Impact 25: Serena Williams Serves Up Some Ambitious Goals For 2015

This year, Serena Williams won yet another singles major, giving her 18 for her career and making her a cinch for espnW's Impact 25 and ESPN The Magazine's Interview Issue, where she sat down with fellow 18-Slam winner Chris Evert.

Chris Evert: How have you managed to develop such a great friendship with Caroline Wozniacki? Martina Navratilova and I are good friends now, but when we were No. 1 and No. 2 in the world, we really weren't that close.

Serena Williams: I have had a love for Caroline from the day I met her. And then when times were tough for her and for me, we were always there for each other. Then it became texting once and then twice, and now we just text all day, every day. It's just really fun to get to know someone that you are on tour with and travel with, and that knows what you're going through, both on the court and off the court. We talk about how things are different for different players growing up. For me and Venus, not playing junior tennis was good for us. I asked her, "What was it like to play the juniors?" I never knew Junior Wimbledon existed until I was a few years on tour, I'm embarrassed to say. I didn't realize that there was actually a junior event.

Your dad (also Williams' former coach) didn't guide you into junior tennis. Was that something people raised their eyebrows about?

Yes. And now I think if I had to play Junior Wimbledon and Junior French Open and all these tournaments, either I would have been really tired or kind of jaded after a certain amount of years. I would have been like, "Well, I've been doing this for so long." Maybe it's one of the reasons I'm able to play a lot longer, because I started differently.

Do you love to win or hate to lose?

The feeling of winning isn't the same for me as the feeling of losing a match, emotionally. And I think that's one of the reasons why I still play, because if I didn't have a desire to be out there, I wouldn't. I hate to lose a lot.

After a devastating first-round exit in the 2012 French Open, you turned to Patrick Mouratoglou for some coaching, then had a dynamite year in 2013. What did he see in your game?

It wasn't what he saw, it was just what he did. He didn't make me feel like I was changing anything. I think my foundation was strong enough that we just added to it. I was recently watching my old matches on YouTube. I found matches in 2009, 2010 and 2011, and I definitely have to say I think I'm a better player than I was then. I'm smoother. I move better on the court. I'm lighter on the court. My game looks a lot easier, like I'm not trying as hard. It's a lot more effortless.

Going into last year, you said your goal was to make fewer errors. What do you want to change about your game in 2015?

Well, I want to move a lot faster on the court. I want to be more dynamic and just completely awesome out there. And I need to bring my serve back. My serve in 2014 was a little disappointing for me. I want my 2013 serve back, but a better version of that for 2015. I had so many double faults this year: I was hitting, like, seven in a match, and it was driving me insane. When I'm missing, I'm thinking, "Get it in," which is not the right way to think. I am way too much of a perfectionist. I will practice on the court and three hours later I'm doing the same shot without taking a water break. And I'm like, "Serena, please quit" in my head. And then another part of my brain is like, "You've got to get it right." But I made some changes this summer, and in Cincinnati (in August at the Western & Southern Open, which Williams won) I did a ton better. Patrick gave me some great hints, especially on my second serve.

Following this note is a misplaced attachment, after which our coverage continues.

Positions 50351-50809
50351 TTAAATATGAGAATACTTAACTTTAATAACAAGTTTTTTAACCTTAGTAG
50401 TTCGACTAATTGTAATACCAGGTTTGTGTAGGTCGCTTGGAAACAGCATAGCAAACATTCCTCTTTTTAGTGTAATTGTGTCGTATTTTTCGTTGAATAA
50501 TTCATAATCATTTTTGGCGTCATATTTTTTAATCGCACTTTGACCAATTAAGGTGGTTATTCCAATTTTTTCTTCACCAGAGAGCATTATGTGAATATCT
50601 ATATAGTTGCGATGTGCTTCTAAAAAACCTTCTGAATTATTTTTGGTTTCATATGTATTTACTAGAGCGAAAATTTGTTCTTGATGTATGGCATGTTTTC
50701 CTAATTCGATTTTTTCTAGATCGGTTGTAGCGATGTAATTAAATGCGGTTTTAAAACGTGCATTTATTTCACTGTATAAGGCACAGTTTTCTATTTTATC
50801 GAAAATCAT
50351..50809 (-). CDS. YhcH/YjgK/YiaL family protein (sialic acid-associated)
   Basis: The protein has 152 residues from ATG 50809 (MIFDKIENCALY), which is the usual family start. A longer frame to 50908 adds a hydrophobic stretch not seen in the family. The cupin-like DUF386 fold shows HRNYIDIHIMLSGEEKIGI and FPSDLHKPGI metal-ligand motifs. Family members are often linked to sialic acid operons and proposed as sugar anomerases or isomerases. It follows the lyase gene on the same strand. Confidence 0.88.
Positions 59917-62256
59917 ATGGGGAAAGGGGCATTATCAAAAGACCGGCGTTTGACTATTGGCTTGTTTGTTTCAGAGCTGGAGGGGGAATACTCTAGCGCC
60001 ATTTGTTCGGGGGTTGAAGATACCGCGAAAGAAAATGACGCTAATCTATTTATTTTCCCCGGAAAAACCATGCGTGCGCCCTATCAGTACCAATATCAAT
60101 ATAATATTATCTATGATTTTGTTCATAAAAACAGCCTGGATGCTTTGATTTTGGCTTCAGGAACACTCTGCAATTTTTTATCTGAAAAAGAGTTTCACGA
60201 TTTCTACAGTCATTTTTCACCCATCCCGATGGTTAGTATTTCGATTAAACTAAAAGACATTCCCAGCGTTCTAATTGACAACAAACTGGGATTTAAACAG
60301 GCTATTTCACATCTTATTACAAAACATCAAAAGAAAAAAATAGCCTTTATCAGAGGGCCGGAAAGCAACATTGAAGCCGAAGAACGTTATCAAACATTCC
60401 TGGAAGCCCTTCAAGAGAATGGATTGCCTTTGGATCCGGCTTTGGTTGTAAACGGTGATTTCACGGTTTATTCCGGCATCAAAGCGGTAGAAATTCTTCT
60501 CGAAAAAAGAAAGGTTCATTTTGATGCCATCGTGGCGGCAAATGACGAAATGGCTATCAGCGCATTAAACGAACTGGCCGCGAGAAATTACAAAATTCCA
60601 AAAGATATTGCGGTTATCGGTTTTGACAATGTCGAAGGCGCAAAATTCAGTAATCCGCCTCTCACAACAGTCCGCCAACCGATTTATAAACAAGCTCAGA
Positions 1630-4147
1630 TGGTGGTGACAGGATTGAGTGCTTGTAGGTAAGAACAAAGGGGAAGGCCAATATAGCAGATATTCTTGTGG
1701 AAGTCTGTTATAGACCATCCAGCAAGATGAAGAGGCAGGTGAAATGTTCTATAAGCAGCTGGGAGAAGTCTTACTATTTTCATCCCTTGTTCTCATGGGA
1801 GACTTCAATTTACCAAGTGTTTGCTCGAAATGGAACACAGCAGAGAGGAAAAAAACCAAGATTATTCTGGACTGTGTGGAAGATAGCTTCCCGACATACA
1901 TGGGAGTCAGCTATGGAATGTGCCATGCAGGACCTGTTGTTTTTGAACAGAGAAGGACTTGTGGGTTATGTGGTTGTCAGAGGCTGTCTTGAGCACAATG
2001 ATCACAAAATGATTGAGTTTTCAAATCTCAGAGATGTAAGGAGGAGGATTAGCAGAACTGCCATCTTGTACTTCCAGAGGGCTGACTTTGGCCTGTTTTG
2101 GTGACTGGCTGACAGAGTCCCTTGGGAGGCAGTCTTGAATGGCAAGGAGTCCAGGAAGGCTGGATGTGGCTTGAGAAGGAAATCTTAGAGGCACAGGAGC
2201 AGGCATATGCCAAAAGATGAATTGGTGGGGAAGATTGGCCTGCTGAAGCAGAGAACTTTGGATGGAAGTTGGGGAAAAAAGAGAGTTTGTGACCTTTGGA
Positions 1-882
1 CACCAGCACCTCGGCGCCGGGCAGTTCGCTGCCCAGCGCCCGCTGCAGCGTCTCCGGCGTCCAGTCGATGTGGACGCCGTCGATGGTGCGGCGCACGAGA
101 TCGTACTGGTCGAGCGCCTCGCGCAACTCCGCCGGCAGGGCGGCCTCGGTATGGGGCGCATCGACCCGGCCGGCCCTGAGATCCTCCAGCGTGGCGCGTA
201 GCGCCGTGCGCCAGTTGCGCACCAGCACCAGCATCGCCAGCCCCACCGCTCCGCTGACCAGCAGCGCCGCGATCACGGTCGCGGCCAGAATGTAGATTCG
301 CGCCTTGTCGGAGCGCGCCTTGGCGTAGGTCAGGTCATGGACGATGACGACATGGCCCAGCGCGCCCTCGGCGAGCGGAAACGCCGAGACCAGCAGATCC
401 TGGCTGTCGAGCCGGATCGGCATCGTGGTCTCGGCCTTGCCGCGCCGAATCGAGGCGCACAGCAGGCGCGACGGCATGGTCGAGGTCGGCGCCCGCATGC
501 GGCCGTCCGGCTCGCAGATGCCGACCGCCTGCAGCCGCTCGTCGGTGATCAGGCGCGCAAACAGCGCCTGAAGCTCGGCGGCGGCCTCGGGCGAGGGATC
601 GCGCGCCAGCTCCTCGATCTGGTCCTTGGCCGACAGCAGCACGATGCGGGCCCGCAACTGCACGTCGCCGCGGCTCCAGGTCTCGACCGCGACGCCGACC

You're 33 now. Do you have days you wake up and it's like, "Oh, I just want to stay in bed"?

For sure I do. But I think that's normal. We play so many matches a year, I'm not going to be ready to play all of them. One or two of those matches I'm going to be like, "I don't want to go." But for me, the long-term picture is "I don't want to go to that particular match," but I definitely want to go to the end of the road. And that's what keeps me going; I'm not ready for it to end.

You are the most famous female athlete in the world right now. And I know you're a private person. Is there a price to pay?

I'm so used to it. And now I embrace it and appreciate it more. When I go out, I'm ready. I remember when everyone wanted your autograph. Now everyone wants a picture. The camera phone is the best thing and the worst thing ever invented. Now I have it down. I wear sleeves because of my arms. That's what I realized gets recognized the fastest, so I always wear something long-sleeved, something really loose and a nice hat.

Interesting. I'll be looking for you with that long shirt.

You won't spot me. My assistant was trying to find me in New York once. And I'm like, "I'm outside." He didn't see me, and he walked right past me. I was just laughing.

Eighteen Grand Slams now. You're in the club. How much further can you go?

Well, it's no secret. I'm going for the gusto. I'm going to try to catch up with Steffi (Graf, who won 22 Grand Slam titles). But right now I'm really focused on 19, which will begin in Australia. Whether I get there or not, I don't know. But I know if I get to 19, the second it happens I will be thinking of 20.

One time in my life I would love to hit a ball with you.

It would be different to play someone who's won 18 grand slams. I don't know how I would feel. Do you want to play, Chrissie? Let's play this weekend so I can feel how it feels.